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The Hobbit HFR Review - my verdict on 48 frames per second


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#41 nickname

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Posted 20 December 2012 - 08:11 PM

this film is completely misunderstood! it´s actually a brilliant satire! it´s a bad taste version of spaceballs! he´s even mocking digital cinema and cgi with the video look! brilliant! and the hollywood neo-cons with his facist undertones! ("there i saw someone i could follow!") and he smuggled in some fast forward scenes right at the beginning! (bilbo getting his letters is definitley running too fast, that´s not just 48frames look.)

 

3d really has bigger problems than frame rate, but it is the easiest to tamper with. the polarized light technique is rubbish. the filter glasses take away too much light and contrast and give a horrible greenish tint. the material has to be oversaturated and the dr compressed so strongly to compensate for what the polarization process takes away. if these where the shadows and highlights that  the epic actually produces nobody would work with it. fast motion still is disturbing. i felt nausea more than once during the show.

 

high framerates have until now been used for effect and that´s where they belong. but then that´s what the hobbit is, one very long effect sequence.



#42 Caleb Genheimer

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Posted 21 December 2012 - 05:37 AM

I just saw it in 48fps at a theatre on The Hobbit's official list of HFR theaters, and I have to say, the 48fps made a difference. It didn't erase the story or makeup/set problems, but the cinematic aesthetics were improved by the high frame rate, most notably the action sequences which are too fast and blurry in 24p to even be decipherable. In 48fps, that stuff was actually readable. I too caught the "ramping" effect in Bilbo's walk in the beginning, but I'm not sure that they ramped, I think it was the 48fps. Here is my theory on the "speed ramp" effect that seemed to pop up here and there:

 

48fps is (obviously) higher frame rate than we are used to seeing in the cinema, and for most motion in the cinema, it is fast enough to not even really have a noticeable flicker. But when objects in frame reach a certain (not sure of the right term) "screen speed", they CAN still break up and reveal the 48fps cadence. When this happens, it has the illusion of having been ramped to 2X speed, because the cadence is double that of 24fps, which we have been trained to accept as normal speed. Because 48fps is double what our brains are expecting, it registers as having been sped up even when it as not. I paid pretty close attention to shots were this was happening, and I don't think they were sped up from their original speed.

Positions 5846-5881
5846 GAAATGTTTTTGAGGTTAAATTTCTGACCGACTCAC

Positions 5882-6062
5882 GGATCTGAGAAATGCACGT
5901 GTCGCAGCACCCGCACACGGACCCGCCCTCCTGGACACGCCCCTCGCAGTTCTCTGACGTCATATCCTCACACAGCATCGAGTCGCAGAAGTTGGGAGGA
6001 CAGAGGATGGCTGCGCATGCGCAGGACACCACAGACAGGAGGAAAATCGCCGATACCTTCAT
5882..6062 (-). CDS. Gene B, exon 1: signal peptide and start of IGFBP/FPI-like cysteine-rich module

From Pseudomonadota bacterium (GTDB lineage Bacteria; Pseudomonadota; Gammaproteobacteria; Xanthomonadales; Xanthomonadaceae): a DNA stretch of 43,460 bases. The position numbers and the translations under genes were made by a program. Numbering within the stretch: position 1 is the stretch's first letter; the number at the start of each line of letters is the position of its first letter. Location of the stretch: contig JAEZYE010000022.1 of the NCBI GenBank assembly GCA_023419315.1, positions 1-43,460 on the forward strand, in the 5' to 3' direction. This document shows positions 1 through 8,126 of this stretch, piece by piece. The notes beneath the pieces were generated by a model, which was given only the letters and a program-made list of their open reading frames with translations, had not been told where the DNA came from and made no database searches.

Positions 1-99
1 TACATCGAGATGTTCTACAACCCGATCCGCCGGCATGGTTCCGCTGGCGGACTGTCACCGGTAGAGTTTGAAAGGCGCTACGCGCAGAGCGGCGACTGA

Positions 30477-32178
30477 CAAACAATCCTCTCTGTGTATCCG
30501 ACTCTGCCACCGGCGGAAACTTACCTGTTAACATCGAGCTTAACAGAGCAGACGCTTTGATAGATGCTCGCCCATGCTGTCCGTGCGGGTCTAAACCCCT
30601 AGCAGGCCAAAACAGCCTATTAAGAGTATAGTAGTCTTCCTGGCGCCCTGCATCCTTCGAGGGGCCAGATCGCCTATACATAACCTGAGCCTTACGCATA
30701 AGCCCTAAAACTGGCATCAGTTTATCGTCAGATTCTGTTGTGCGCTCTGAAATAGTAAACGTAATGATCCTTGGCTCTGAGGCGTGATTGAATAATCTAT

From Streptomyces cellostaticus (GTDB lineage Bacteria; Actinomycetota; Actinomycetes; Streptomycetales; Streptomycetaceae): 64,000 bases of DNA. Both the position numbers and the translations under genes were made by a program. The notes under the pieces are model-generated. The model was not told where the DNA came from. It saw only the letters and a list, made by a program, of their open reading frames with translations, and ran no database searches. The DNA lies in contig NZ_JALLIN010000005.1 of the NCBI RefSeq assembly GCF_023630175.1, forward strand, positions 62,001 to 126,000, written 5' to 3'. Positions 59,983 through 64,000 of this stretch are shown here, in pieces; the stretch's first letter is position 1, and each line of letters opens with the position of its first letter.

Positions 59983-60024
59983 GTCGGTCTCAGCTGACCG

#43 ipcmlr

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Posted 23 December 2012 - 02:09 AM

Just saw the 3d hfr. The first few scenes inside the house just brought back memories of old Masterpiece theater reruns... A lot of scenes looked like dioramas/miniatures/popup story books. The crashing wood and stone looked like styrofoam bouncing off thier heads. The cg was very well made actually. The character rigging/movements were pretty much awesome. The 48fps did make the 3d fast action scenes watchable. The worst part though is I lost 3 hours of my life just to watch close to nothing happen!!! Nothing frickin happens in 3 looooong hours!!! If you thought schindlers list(possibly my favorite movie) was long at 186 minutes try watching dwarves walk/run/eat/camp/kill for 174 minutes!!!! Argh!!!!

#44 Axel

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Posted 26 December 2012 - 08:33 AM

I agree. I would have enjoyed any film with an interesting story in 4:3 and black&white. This was the longest HFR test shot, and it wasn't the framerate that made it bad.
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#45 Sean Cunningham

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Posted 26 December 2012 - 08:52 AM

...This was the longest HFR test shot, and it wasn't the framerate that made it bad.

 

Actually no, HFR narrative drama is almost as old as television itself.  You could spend years watching it continuously and without breaks.  (See: soap opera)

 

That's drama at 60fps in NTSC regions and 50fps in PAL countries.



#46 Axel

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Posted 26 December 2012 - 01:27 PM

Actually no, HFR narrative drama is almost as old as television itself.  You could spend years watching it continuously and without breaks.  (See: soap opera)

 

That's drama at 60fps in NTSC regions and 50fps in PAL countries.

 

Yeah, I know. For cinema, it is still a novum, unless you count Trumbulls Showscan (70mm @ 60 fps) from the seventies, which for one or two decades was used in amusement parks. I compared The Hobbit to a DSLR test on youtube, because I found it equally uninteresting.


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#47 Sean Cunningham

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Posted 26 December 2012 - 06:02 PM

Yeah, I was just being a dick.

 

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